Not all vet techs are created equal. I don't mean this to belittle anyone, or for it to be a bad thing. It's just a fact. We all start out in this field because we love animals (and very obviously not because we love money), but the paths we take lead to very different clinics and positions. I believe that our teachers in college have an immense impact on what kind of technicians we become.
I, for one, was greatly influenced by my teachers, and therefore very much ruined for the rest of my career. All it took was one sentence really, and the rest of my career path was chosen for me.
To be fair, there were other ingredients in the mix that shaped me as an RVT. My first clinic for example had impeccable medicine, high standards for patient comfort, and immeasurable care they provided to pets and owners alike. At this clinic I learned that baby birds were to be loved, and not immediately euthanized, and that all lives matter. My role model Nicole, who to this day I still call the RVT who taught me everything I know, instilled a certain pride for the profession in me that was unshakable.
Then came school, and the phrase that was the last puzzle piece in my stance of who I became as an RVT.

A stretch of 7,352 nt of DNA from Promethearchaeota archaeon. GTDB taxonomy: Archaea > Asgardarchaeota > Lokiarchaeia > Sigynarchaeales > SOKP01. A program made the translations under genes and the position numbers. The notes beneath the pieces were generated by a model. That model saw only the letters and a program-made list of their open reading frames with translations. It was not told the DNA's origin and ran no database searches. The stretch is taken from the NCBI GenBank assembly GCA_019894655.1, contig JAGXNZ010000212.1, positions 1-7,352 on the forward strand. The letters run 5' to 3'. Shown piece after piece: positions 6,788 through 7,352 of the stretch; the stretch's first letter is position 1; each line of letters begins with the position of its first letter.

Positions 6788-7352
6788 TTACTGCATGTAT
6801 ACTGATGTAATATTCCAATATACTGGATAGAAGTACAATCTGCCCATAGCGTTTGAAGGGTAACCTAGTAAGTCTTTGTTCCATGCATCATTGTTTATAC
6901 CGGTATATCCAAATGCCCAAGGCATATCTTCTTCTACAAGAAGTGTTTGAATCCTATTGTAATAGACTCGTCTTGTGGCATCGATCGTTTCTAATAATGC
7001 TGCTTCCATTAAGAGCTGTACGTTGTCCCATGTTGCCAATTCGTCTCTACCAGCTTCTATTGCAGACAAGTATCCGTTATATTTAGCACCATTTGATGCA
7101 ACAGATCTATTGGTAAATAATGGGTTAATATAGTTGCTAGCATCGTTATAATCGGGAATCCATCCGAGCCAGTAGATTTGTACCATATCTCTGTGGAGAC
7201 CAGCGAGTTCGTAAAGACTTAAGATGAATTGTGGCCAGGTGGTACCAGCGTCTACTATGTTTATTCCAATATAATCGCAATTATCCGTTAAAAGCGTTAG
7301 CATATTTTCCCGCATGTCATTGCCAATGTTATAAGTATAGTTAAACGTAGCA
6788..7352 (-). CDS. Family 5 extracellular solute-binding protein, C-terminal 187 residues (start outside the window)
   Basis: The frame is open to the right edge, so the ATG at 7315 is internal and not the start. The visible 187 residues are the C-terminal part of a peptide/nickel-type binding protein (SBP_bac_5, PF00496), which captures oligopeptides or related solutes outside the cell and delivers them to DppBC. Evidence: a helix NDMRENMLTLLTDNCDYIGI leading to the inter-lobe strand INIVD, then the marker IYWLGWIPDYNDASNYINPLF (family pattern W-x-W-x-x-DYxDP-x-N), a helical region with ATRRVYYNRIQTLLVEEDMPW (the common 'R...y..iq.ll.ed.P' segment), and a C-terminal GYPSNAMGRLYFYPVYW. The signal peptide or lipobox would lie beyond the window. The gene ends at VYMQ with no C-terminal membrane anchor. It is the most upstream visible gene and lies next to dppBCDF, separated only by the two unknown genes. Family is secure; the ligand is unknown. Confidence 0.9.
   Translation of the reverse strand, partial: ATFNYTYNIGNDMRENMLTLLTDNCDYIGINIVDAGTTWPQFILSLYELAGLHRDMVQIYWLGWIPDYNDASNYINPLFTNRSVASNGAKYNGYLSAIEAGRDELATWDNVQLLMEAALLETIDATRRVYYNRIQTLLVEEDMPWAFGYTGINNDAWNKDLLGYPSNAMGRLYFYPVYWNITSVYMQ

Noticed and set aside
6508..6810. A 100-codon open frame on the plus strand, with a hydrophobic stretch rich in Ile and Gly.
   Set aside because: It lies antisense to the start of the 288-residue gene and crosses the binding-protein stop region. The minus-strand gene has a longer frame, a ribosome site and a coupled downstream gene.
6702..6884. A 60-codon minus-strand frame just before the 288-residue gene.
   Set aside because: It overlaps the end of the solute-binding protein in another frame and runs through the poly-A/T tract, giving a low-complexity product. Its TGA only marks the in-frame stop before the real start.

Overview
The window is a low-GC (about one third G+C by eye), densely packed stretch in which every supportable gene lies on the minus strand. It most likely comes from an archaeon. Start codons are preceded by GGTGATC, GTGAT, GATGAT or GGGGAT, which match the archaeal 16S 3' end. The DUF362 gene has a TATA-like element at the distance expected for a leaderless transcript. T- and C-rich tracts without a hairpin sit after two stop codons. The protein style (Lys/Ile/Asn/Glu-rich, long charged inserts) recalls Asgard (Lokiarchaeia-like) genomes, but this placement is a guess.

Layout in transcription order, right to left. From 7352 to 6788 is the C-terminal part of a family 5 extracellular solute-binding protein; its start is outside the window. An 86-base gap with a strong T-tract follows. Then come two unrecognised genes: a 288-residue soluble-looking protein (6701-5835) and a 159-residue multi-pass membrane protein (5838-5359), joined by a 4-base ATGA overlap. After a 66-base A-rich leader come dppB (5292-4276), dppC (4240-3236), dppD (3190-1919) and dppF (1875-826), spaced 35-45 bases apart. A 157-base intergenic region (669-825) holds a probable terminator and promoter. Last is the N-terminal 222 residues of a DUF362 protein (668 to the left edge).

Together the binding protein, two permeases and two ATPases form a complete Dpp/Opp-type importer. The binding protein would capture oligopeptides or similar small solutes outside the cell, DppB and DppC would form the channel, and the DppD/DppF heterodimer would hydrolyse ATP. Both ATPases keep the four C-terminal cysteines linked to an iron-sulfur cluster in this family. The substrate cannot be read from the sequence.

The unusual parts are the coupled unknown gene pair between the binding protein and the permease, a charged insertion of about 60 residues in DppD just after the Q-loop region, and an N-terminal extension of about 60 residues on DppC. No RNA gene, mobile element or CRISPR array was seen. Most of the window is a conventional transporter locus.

"You are the advocates."
To this day, I remember this phrase. I remember hearing it, and tucking it away in the back of my mind as something important, yet not really something I thought a great deal about.
It didn't resonate with me at the time, as I had a solid foundation of what I thought vet clinics were about, and what I thought I would be able to contribute to my profession. Then came reality.
My fellow Smart Flow crusaders and I were just discussing how many clinics we have worked at during our careers. I counted 12.
Yes, I am one of those crazy people that works 2 to 3 different jobs at any given time, however the numbers are also up there because some clinics just simply didn't measure up.
That one phrase in school had cemented my moral and ethical must-haves when it came to where I chose to work, and finding the right fit was not always easy. Where I found that patient care and comfort was lacking, I spoke up. I was being The Advocate. Some clinics welcomed it, some didn't.
Being the advocate comes with a heavy burden of responsibility, stress, and sometimes compassion fatigue. It also comes with pride in the RVT behind my name, and when I feel that I have made a difference in an animal's life, where someone else had dropped the ball.
Being the advocate is hard work. It is emotional. It is taxing. Do I blame my teachers for this extra burden I have had to bear for the last 12 years? Yes. Would I do it all over again if given the choice? Absolutely.
Tell us about who influenced your career!